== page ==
In regards to setting up this event, Mrs. Belmont, the athletic director, commented that preparation “is not too extensive – we reach out to every coach and club sponsor and encourage them to be here. Getting information out to parents is so much easier now than it used to be.”

She joked, “All we needed to do was make signs and put them up!”

Considering that Warren has many feeder schools – Viking Middle, Woodland Middle, Milburn Middle – to name a few, Mrs. Belmont expressed that “tonight is a big part of getting these eighth graders involved.”

Girl’s Tennis and Boys Fresh/Soph Head Coach, Mr. DeSecki, who had a very busy table all night, also spared a moment to talk to us about the sport:

For people new to tennis, trying for the first time, he says he’s looking for those with “the ability to be coachable, and who have patience, because tennis is not something you can usually pick up after one or two lessons. It takes practice. So we look for kids who show potential, some athleticism, but are willing to learn and take tips on how to get better.”

When asked, “What are some of the things you find in your current student athletes that help them to do well in school and in their sports?” Coach DeSecki replied, “Gosh,” while laughing, “I don’t know how they do it. Tennis oftentimes has really high-achieving kids that are usually in honors and APs. They figure out how to balance between academics and their sport over time, from middle school and then into high school. What makes them successful at it, I don’t know, you’d have to ask them.”

About time commitment, Coach DeSecki said it “depends on how seriously they’re taking it. If they’re freshmen and sophomores playing varsity, most of those kids are playing in the winter and in the off-season.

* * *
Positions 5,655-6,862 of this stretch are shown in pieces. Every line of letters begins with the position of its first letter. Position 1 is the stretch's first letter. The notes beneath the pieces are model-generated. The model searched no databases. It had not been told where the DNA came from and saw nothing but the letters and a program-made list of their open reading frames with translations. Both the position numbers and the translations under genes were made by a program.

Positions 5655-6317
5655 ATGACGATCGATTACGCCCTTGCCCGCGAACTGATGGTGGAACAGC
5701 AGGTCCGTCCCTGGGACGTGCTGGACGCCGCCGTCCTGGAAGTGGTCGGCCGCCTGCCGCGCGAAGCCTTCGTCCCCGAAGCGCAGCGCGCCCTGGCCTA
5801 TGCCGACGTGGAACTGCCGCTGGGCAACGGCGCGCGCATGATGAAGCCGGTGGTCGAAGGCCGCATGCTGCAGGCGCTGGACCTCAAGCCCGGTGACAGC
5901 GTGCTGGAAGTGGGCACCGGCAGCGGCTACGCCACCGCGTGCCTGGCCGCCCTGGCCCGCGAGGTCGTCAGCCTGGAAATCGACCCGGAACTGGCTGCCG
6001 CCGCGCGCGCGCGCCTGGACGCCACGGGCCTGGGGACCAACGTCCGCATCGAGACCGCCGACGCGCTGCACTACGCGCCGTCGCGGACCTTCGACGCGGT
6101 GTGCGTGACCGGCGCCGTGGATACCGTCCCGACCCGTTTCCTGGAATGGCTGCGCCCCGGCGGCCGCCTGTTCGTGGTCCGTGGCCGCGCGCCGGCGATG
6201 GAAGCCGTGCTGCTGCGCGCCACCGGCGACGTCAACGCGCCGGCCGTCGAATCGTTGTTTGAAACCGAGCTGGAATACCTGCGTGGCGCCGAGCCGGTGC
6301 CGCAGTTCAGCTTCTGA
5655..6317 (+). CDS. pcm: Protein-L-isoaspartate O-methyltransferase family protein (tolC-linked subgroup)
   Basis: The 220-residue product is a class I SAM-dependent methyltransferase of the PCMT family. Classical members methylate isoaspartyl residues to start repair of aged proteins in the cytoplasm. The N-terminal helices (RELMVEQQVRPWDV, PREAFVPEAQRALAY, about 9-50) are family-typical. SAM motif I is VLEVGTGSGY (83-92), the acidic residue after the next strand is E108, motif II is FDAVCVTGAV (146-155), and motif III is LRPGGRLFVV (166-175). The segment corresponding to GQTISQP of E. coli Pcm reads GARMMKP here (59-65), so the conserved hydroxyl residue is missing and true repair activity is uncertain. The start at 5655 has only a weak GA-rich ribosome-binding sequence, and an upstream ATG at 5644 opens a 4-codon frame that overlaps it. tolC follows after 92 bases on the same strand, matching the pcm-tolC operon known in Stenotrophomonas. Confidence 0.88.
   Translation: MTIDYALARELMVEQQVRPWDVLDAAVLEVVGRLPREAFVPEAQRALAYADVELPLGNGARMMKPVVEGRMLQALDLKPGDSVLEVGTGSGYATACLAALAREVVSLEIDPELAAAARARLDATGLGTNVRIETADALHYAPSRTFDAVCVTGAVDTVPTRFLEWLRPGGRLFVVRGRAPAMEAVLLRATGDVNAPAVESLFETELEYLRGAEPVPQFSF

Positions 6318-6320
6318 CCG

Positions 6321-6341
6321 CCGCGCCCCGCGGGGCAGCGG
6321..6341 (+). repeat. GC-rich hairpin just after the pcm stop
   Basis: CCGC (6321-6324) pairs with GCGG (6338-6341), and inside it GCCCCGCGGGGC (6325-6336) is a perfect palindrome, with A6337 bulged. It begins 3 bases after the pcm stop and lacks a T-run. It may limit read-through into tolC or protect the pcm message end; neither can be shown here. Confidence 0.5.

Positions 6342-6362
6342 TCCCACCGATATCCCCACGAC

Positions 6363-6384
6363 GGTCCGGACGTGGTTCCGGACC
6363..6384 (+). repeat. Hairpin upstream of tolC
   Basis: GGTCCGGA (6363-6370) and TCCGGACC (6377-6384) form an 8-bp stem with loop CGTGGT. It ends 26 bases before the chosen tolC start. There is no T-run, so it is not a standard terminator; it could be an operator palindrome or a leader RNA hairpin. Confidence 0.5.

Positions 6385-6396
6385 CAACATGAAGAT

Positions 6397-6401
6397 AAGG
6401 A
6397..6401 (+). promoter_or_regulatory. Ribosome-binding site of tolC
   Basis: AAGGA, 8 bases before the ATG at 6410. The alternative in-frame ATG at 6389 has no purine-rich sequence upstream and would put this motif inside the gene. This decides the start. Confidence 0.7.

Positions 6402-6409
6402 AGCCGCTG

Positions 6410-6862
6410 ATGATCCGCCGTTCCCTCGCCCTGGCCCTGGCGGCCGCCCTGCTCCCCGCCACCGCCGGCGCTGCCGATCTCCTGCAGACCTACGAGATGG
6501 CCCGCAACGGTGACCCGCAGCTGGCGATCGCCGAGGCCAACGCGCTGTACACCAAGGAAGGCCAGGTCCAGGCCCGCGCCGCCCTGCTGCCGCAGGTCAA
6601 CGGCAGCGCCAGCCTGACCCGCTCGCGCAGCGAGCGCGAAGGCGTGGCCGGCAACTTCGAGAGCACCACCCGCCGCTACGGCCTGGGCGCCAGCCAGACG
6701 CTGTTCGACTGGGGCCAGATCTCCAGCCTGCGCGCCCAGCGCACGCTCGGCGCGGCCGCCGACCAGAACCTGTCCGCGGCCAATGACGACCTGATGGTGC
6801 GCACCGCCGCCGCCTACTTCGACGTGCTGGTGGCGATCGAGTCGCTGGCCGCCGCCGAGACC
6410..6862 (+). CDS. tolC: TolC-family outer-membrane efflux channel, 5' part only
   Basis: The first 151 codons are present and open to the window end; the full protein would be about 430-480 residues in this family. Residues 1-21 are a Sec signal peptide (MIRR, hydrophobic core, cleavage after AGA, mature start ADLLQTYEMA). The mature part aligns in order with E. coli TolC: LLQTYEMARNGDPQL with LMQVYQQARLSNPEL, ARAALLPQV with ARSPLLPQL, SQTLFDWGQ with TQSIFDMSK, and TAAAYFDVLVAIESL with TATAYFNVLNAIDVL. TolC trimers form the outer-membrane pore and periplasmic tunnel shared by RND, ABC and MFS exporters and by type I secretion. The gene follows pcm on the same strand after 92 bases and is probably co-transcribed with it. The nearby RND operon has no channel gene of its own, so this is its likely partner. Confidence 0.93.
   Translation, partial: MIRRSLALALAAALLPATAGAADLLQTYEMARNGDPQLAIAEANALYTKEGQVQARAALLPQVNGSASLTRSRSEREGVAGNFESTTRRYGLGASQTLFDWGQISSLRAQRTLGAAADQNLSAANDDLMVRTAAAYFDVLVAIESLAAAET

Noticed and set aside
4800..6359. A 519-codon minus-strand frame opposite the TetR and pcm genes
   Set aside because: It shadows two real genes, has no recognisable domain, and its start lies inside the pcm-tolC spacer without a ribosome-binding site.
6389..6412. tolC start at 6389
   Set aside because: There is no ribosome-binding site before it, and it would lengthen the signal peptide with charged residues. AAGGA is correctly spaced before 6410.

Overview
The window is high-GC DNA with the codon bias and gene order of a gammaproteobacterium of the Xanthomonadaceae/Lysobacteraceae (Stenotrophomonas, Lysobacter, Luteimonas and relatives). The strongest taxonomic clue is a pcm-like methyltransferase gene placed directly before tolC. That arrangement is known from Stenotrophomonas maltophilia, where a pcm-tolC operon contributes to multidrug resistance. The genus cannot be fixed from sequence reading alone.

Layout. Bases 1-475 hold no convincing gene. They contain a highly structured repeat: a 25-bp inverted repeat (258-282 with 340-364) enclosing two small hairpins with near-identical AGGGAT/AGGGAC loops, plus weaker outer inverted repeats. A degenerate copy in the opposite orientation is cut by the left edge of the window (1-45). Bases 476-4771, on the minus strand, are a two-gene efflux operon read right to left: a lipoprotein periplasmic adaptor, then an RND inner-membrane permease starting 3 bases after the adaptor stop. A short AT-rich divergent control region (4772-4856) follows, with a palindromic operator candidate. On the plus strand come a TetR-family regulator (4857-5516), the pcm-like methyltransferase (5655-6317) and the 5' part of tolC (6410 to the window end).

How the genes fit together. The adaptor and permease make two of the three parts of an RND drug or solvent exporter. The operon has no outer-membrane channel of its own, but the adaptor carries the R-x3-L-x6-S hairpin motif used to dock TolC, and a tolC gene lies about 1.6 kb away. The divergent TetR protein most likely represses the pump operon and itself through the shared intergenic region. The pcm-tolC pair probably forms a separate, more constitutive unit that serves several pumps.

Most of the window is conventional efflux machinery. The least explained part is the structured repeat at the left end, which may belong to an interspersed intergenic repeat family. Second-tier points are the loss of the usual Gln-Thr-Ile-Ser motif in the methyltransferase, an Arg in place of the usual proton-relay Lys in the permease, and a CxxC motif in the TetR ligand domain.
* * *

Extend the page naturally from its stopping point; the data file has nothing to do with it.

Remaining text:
But we also have kids who just do it for the fellowship of being on a team and being with other kids, and that’s totally fine. They can just play and have fun and work at it. It depends on their skill level and level of playing, but at the highest level, yeah, they’re playing all year round.”

Coach DeSecki added that for kids who don’t know whether they want to try out for a sport or unsure about what to do, “some of my best players that I have the best memories of had never picked up a tennis racket until the summer before their freshmen year.

Because they had patience, and coachability, and kept working at it, by the time they were seniors, they qualified for the IHSA state tournament. And they had some of their best memories playing high school tennis.

Kids who came their freshmen year so intimidated, feeling like they weren’t going to make it, they learned and those are some of the best kids that I’ve ever coached.”

Personally, as a senior looking back, it would have been nice to have this event coming into freshmen year, because it was challenging to get a hold of club leaders or know when things were going on or even what opportunities there were at school. It was all very word-of-mouth and dependent on asking upperclassmen. These introductory events are much more helpful and organized, and I’m glad that our administration is taking steps to make all of our school activities more accessible to students.